Duncan asked to walk through the Home’s nursery and we held hands. We stood by the cribs and looked at the older baby born with Down’s syndrome – no parents had come for him yet. He was so beautiful. We stood beside the cribs and we cried together, tears rolling and plopping in unison.
“You can’t go through with this, Gracie. This is our child. We are parents here. We need to do the right thing. Let’s get married now, and keep it.”
We stood there, hearts already broken because so many things were already in place.
I was not sure about his pleas. I had no courage left to face my parents and the matron. The next day, I phoned my mom and confessed that Duncan had come back for me, for us, and we wanted to be a family. Of course. she cut me short, called dad to the phone for reinforcement and the ultimatum was reiterated, “You marry him and we are dead to you! (the punch lines as usual) After all we have always done for you. This will be your biggest mistake and he’s let you down before.”
“I love him.” I tried.
I tried to convince myself. Matron telephoned the Welfare counsellors. We discussed the possibility of my leaving with the father of the baby and the what-ifs. Duncan would be summoned for a consultation about the matter. I saw a glimmer of light around my dread and hopelessness.
This was my last phone call to Duncan, “Hey, it’s me! It’s not good. Mom and Dad don’t want it… me to marry you. And they, the committee want to see you here at the office, to talk… I’m confused… I don’t know what to do.”
Duncan remained cool, was mainly silent and conceded. Just gave in. Did not argue but swore softly. Put the phone down. Now he is gone.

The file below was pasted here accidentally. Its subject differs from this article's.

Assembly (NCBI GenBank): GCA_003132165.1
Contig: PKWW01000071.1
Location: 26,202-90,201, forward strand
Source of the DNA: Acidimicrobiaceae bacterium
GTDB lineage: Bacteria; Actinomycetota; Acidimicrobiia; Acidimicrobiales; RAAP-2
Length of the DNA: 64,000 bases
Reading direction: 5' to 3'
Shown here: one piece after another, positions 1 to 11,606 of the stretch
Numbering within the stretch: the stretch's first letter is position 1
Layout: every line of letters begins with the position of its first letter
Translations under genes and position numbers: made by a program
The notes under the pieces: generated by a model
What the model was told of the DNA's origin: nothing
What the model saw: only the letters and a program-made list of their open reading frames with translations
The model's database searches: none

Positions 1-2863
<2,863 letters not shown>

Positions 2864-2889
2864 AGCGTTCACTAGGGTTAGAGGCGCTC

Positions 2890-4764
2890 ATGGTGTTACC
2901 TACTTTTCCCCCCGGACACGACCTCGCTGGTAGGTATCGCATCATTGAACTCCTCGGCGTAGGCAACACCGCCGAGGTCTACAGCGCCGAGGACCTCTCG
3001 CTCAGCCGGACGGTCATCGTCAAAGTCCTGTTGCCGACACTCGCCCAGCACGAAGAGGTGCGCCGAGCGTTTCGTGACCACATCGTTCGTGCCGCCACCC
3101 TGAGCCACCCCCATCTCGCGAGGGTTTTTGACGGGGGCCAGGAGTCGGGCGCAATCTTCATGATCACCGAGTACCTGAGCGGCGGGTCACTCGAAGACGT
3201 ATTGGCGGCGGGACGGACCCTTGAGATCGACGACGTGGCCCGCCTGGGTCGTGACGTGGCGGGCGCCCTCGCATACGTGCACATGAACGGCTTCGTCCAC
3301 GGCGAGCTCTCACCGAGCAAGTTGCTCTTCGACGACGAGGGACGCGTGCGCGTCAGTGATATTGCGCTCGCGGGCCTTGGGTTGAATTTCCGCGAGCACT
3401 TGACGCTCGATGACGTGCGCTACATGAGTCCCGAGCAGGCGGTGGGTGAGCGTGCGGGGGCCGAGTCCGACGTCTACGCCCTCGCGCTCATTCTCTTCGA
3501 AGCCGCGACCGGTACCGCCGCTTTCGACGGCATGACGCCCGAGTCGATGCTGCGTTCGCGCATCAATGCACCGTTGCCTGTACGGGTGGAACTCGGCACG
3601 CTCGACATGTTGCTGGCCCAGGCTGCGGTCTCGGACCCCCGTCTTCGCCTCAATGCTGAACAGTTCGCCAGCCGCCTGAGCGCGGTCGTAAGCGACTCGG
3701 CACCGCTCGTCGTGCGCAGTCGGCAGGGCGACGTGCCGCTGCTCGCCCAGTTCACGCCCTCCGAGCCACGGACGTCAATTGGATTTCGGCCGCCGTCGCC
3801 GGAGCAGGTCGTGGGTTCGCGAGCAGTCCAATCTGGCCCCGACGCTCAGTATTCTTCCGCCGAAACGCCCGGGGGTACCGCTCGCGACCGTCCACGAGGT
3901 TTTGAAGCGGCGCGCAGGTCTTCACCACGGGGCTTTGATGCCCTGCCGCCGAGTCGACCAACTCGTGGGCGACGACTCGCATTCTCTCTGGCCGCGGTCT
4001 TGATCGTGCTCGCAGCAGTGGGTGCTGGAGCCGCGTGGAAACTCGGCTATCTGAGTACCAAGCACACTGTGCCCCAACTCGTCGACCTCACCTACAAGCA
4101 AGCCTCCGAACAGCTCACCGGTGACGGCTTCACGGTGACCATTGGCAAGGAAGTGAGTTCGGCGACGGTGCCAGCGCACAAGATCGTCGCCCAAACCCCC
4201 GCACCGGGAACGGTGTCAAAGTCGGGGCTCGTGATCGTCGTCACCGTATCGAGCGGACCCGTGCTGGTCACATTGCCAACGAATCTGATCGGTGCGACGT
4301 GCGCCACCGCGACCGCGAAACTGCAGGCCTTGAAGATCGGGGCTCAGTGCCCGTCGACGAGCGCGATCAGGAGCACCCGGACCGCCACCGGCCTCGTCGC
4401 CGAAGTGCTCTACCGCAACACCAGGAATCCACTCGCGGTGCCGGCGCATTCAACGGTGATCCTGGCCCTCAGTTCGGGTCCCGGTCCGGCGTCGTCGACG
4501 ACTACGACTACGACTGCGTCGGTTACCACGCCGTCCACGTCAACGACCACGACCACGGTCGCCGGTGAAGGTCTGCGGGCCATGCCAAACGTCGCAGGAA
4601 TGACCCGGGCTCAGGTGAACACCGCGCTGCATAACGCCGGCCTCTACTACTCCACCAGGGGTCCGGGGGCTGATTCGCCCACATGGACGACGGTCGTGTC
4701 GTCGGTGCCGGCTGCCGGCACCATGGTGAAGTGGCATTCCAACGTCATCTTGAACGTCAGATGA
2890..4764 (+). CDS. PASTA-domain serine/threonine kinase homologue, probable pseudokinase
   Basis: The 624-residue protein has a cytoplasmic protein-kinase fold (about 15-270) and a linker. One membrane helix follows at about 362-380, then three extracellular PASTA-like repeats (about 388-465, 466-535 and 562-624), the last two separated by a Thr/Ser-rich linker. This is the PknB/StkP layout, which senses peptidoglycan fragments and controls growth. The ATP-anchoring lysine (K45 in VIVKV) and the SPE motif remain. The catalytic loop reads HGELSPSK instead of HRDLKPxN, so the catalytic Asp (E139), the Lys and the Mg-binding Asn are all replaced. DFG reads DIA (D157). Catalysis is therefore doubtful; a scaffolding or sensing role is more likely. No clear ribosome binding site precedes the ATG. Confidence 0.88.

I am seated on a green leather chair in the office at the courts – a man or woman – I can’t really recall, is reading a document with a final question to me, “You have decided finally and irrevocably to place this male child born to you on 28th November 1974, into the care of the South African Child Welfare Society for adoption?”
“Yes,” I am barely audible.
Mrs Botha nudges me gently. “You must speak clearly, please,” she says.
“Um… yes,” my voice is a little louder, cracked.
“Then, please read the following paragraph aloud and sign at the bottom, please.”
I remember reading out the official wording woodenly. When I come to the part where the name, the name I give my baby child, now born and alive, is printed before my eyes. Christopher Jenkins! As I say this name, my heart breaks and I need to let it out. I bury my face deep into my neck and fumble for a hankie. Mrs Botha has her strong arm around me. My tears fall onto the paper I am signing. It’s done! She escorts me from the room, still holding onto my arm. She really is kind.
“You have been a brave girl and now all is well. You can go on with your life… and be more careful of course. You learned a lesson. And the boy, he will have a loving family. He will have a better life than you can really imagine. Think of it like that. En mag God ook vir jou sorg (and may God look after you also).” Her accent is as thick as ever and that is all I will ever remember of her.
She takes me outside, onto the steps of the courts in Jeppe Street, where on the pavement, I see my mother and stepfather waiting. I get into their car, bury myself in the back seat. I don’t want to look at the world out there. I am entering a new world.
of a secret lullaby
for the next 20 000 days or more:
Child, dear child,
cradled in the moments,
the so many but too few hours,
by the hands on my belly,
though I know I’ll never touch you
or kiss your eyes…
Dear little boy,
all my pain will be a joy
for another! A fortunate mother.
May you feel her strongest love.
May she who chose you,
touch your lashes with wonder.
feel your skin and laugh easy.
May the father who choses you,
to run and laugh easy; and to fish.
May your heart beat strong and well
and may you know,
that in secret,
I will love you in a lifetime’s absence.
I hope the gift of you is perfect.